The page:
Woman sitting outside thinking about endometriosis

Endometriosis 101 Part 1: What Is this Condition & Why Is it Happening to Me?

Check out "Endometriosis 101 Part 2: How I Help My Patients Dealing with Endometriosis" HERE. 

You might have heard me say this before: Your period is not a curse.

The truth is that your period is actually a sign of amazing things happening inside your body (regardless of if you ever even want kids!).

But…for some women, your period can feel like a curse from hell - all due to a condition called endometriosis.

Listen up ladies: If your periods are painful, long, heavy, and something you downright dread, please read this article.

If your doctor has told you they suspect endometriosis, please read this article.

If you’ve been suffering for YEARS without relief, please read this article.

One in 10 women in the U.S. is estimated to have endometriosis. (And it takes an average of 8-12 years to be diagnosed).

I won’t pretend I have a magic cure for endo (I wish I did!). But what I can do is share what I know, and assure you: You aren’t crazy. It does hurt. But it doesn’t have to be this bad forever.

This is a big topic, so I’m going to be covering it in two posts. Today, in Part 1, we’ll learn what endometriosis is, its symptoms, and what we (think) causes it. Part 2 will be all about actionable solutions you can put into practice right away.

What Is Endometriosis?

Have you ever wondered what your period is actually made of? It’s not just the same blood you see when you cut your finger - it’s actually endometrial tissue. Over the course of the month, women grow endometrial tissue in the lining of the uterus. When you have your period, that tissue is shed. (If you get pregnant, that endometrial tissue is important for supporting the fetus).

Endometrial tissue is “hormonally responsive” which means it reacts to normal hormone changes that come with your monthly cycle. Blood flow is controlled by inflammatory compounds called prostaglandins.

A normal woman grows endometrial tissue in the uterus and then sheds it during her period. It’s all relatively painless.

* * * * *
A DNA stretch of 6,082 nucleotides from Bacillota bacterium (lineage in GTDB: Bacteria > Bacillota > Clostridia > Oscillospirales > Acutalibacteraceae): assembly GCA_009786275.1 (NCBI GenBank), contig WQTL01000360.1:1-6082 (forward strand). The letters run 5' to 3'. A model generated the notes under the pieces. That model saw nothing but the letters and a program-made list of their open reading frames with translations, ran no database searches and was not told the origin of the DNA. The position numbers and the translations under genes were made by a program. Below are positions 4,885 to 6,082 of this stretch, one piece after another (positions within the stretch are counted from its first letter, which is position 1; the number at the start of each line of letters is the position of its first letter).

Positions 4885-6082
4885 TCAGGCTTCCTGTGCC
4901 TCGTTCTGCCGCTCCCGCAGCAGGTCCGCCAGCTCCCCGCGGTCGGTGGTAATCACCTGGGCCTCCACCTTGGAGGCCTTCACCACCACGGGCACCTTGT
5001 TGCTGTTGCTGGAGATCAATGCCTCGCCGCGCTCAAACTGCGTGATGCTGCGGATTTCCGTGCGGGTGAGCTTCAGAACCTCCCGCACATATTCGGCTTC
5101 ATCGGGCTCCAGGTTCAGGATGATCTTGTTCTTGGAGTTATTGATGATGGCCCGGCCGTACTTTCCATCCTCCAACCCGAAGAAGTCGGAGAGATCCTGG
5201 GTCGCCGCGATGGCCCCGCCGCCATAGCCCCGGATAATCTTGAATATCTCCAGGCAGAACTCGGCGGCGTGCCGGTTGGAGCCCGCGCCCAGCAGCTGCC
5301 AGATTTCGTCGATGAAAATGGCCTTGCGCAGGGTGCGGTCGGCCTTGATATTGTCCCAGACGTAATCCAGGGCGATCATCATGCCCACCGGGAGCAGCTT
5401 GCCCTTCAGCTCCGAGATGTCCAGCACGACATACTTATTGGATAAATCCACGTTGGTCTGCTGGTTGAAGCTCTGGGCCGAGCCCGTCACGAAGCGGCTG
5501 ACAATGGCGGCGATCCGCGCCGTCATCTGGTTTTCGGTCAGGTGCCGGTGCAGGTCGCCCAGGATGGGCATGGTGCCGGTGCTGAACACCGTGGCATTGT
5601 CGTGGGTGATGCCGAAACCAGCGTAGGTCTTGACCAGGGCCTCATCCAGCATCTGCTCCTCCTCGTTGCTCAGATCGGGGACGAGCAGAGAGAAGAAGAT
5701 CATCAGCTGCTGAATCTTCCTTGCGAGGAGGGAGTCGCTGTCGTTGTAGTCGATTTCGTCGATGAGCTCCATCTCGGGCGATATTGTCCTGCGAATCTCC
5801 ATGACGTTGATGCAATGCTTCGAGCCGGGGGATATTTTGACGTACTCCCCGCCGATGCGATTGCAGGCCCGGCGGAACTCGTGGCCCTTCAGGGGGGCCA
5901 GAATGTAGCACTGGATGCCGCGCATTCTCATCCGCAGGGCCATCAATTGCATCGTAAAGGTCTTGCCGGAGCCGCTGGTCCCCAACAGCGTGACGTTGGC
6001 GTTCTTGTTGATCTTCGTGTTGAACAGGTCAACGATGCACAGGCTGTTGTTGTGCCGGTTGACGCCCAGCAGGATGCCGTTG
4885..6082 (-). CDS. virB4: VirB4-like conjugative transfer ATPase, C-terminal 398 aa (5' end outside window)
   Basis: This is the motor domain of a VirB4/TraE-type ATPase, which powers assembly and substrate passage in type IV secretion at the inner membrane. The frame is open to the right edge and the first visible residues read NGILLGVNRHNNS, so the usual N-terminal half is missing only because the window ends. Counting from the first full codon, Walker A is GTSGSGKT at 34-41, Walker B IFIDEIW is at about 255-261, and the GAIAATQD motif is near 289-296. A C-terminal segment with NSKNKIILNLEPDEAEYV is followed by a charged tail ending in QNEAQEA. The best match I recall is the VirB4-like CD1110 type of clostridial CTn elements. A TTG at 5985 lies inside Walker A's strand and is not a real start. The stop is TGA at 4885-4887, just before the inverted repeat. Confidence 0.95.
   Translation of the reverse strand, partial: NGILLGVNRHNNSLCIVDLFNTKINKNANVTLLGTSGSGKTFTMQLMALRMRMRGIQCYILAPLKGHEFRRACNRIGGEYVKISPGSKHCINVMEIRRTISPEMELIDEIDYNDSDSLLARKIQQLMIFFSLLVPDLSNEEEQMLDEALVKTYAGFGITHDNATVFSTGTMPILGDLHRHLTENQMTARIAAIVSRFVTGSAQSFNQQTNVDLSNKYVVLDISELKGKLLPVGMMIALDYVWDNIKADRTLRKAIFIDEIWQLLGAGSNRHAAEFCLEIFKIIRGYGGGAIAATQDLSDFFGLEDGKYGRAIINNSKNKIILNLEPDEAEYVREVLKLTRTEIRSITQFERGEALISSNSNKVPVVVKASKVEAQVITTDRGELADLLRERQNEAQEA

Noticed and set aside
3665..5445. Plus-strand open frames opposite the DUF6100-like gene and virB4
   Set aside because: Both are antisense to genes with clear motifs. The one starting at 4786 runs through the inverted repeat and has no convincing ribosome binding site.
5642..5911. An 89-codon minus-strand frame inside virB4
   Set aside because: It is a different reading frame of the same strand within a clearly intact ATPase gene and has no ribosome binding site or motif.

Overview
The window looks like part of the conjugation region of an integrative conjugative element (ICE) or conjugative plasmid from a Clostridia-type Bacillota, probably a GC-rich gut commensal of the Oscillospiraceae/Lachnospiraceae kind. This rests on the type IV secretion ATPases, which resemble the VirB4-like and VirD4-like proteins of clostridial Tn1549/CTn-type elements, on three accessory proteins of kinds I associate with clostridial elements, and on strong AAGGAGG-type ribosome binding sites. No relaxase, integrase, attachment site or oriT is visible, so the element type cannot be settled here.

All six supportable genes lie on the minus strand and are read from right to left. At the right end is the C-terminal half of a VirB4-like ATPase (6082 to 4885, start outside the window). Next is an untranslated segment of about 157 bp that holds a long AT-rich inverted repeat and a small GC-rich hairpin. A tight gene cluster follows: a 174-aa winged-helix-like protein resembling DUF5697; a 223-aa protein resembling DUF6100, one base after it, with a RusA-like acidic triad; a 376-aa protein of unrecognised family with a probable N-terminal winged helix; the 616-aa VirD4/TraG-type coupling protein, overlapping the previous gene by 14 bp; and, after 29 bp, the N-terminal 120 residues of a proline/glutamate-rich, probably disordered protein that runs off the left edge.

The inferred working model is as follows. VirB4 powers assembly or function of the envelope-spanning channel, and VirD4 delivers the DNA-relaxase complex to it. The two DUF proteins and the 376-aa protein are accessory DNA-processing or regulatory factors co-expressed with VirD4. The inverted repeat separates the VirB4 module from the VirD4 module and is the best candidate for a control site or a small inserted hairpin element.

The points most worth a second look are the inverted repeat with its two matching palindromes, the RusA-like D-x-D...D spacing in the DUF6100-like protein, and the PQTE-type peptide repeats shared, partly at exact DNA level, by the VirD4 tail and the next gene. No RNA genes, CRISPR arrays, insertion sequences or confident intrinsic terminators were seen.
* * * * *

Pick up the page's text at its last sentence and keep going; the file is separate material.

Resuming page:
But in a woman with endometriosis, the endometrial tissue grows outside the uterus. Most commonly it grows around the fallopian tubes and ovaries, but it can extend into the digestive system and really start growing anywhere in the body.

Endometrial tissue is hormonally responsive no matter where it is in the body - when hormone levels fluctuate (as they should to create your monthly cycle), all endometrial tissue (even that which has overgrown) will respond.

That means more inflammatory prostaglandins leading to pain, inflammation, and even scar tissue (adhesions) where endometrial tissue is located.

This can cause extreme pain during your period, from ovulation through your period, mid-cycle, and, for some women, all month long.

Pain can range from mild to excruciating, and frustratingly, the extent of the endometriosis does not correlate with how severe symptoms are. A little endometriosis can cause a LOT of pain.

Aside from pain, endometriosis regularly causes digestive issues and can impact fertility. It also increases PMS.

It’s estimated, however, that 20-25% of women with endometriosis have no symptoms. They may only be diagnosed when they have fertility issues.

If you do have extremely painful periods, heavy bleeding, and even symptoms like IBS that haven’t responded to treatment, please know that it is not normal and can be a sign of endometriosis. It takes the average woman 8-12 years to be diagnosed with endo. That's 8-12 years of suffering you shouldn’t have to endure!

What Causes Endometriosis?

The sad truth is that we don’t know for sure what causes endometriosis. Both traditional and functional medicine practitioners agree on certain things - but there’s no one proven cause.

While not currently classified as an autoimmune disease, endometriosis is known to have autoimmune features. It is also known to be related to hormone imbalance.

One other theory is about retrograde blood flow - basically when blood flow washes back up into the uterus and fallopian tubes. But, not all women who have some degree of retrograde blood flow develop endo - which means retrograde blood flow is just one of the mechanisms of endometriosis.

Because there isn’t a good understanding of what causes endometriosis in traditional medicine, most traditional solutions are focused on pain and symptom management...

Traditional Endometriosis Treatments (The Good, Bad & Ugly)